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Curt Trailer Hitch Installation - 2020 Lincoln Corsair

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How to Install the Curt Trailer Hitch on a 2020 Lincoln Corsair


Rob: Hey everybody, it's Rob here at etrailer.com. Today, we're going to be taking a look at the Curt Class Three Custom-Fit Trailer Hitch Receiver on our 2020 Lincoln Corsair.Now, I really liked the way this hitch looks. It's almost completely hidden. The cross tube is going to be hidden behind the bumper and the only thing we're going to see is that receiver tube here. But even then, the receiver tube kind of sits back a little bit and it's tucked underneath the bumper really nicely so it's not going to be distracting from the look of our Lincoln. Now it is a class three so it's going to give us that two-inch by two-inch receiver tube opening, which is really going to give us the widest variety of options when it comes to accessories that we can mount up.

Obviously the trailer, so we put a ball mount in there, tow a trailer with it. But we can also make a lot of room inside of our Lincoln.You can put a cargo carrier back here and move some of the gear to the outside. So we can put more people and pets inside with us. Or maybe we just want to take a bike ride. We can take some friends with us, put a bike rack in there, carry a bunch of bikes with us and hit the road.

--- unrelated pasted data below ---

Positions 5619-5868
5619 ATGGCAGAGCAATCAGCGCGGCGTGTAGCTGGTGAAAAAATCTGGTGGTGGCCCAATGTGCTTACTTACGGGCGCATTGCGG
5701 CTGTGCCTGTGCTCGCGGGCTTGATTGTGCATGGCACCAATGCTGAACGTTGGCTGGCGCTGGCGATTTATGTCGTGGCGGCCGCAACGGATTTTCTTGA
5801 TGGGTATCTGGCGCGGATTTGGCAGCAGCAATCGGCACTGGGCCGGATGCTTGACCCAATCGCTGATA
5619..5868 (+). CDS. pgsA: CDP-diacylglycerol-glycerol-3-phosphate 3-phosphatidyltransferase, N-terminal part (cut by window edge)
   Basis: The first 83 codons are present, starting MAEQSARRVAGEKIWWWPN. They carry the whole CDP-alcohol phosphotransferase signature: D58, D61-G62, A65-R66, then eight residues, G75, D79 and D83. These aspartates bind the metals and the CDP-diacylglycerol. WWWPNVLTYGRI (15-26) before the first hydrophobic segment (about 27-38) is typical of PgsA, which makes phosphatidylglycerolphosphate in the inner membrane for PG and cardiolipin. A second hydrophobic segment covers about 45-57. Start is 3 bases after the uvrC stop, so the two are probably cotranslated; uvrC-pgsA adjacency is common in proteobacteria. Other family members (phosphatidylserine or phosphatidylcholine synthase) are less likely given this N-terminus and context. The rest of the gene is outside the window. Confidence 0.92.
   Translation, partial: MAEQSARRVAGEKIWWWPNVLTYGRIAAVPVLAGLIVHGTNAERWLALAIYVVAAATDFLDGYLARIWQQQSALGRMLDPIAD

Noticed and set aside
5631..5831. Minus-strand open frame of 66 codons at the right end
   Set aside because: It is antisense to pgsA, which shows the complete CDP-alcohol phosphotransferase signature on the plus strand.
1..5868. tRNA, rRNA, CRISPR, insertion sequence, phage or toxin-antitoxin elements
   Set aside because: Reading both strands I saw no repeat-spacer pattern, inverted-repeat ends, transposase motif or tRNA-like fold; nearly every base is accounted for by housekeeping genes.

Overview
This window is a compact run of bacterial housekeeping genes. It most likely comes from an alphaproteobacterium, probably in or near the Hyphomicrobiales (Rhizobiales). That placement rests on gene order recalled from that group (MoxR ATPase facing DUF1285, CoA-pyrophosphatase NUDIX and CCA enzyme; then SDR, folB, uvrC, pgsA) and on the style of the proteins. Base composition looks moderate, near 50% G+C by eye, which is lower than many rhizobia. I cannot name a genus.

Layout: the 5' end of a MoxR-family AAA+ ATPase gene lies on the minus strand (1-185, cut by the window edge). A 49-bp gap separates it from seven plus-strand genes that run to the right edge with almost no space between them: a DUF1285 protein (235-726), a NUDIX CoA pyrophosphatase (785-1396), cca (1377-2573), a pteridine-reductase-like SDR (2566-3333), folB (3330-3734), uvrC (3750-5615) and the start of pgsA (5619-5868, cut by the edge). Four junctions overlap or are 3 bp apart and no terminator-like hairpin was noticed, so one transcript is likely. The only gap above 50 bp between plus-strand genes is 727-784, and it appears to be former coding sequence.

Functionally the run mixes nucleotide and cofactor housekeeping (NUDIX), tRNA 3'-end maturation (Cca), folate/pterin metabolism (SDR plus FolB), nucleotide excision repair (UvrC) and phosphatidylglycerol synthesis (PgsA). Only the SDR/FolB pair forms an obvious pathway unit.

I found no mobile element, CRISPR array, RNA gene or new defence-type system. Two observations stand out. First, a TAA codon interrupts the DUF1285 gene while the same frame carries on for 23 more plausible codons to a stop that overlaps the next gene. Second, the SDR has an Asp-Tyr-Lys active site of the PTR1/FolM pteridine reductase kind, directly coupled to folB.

But regardless of how we're going to be using our hitch, all of our accessories are going to mount to the hitch pin hole on the side.So the hitch is going to accept a standard five-eighths pin and clip. Now these are not going to come with the hitch, but you can find them here at etrailer.com, along with some locking devices and anti-rail devices to keep your accessories secure and to cut down on an annoying rattling sound from the back of the receiver tube.Now, if you do plan on doing some towing, our safety chain attachment points you can see you're going to be right here. Kind of on an angle on the side of the receiver tube, which helps out with ground clearance. And if you have some traditional sized hooks, you'll have plenty of room to get them hooked on, take them off. Really don't have to worry about any kind of interference.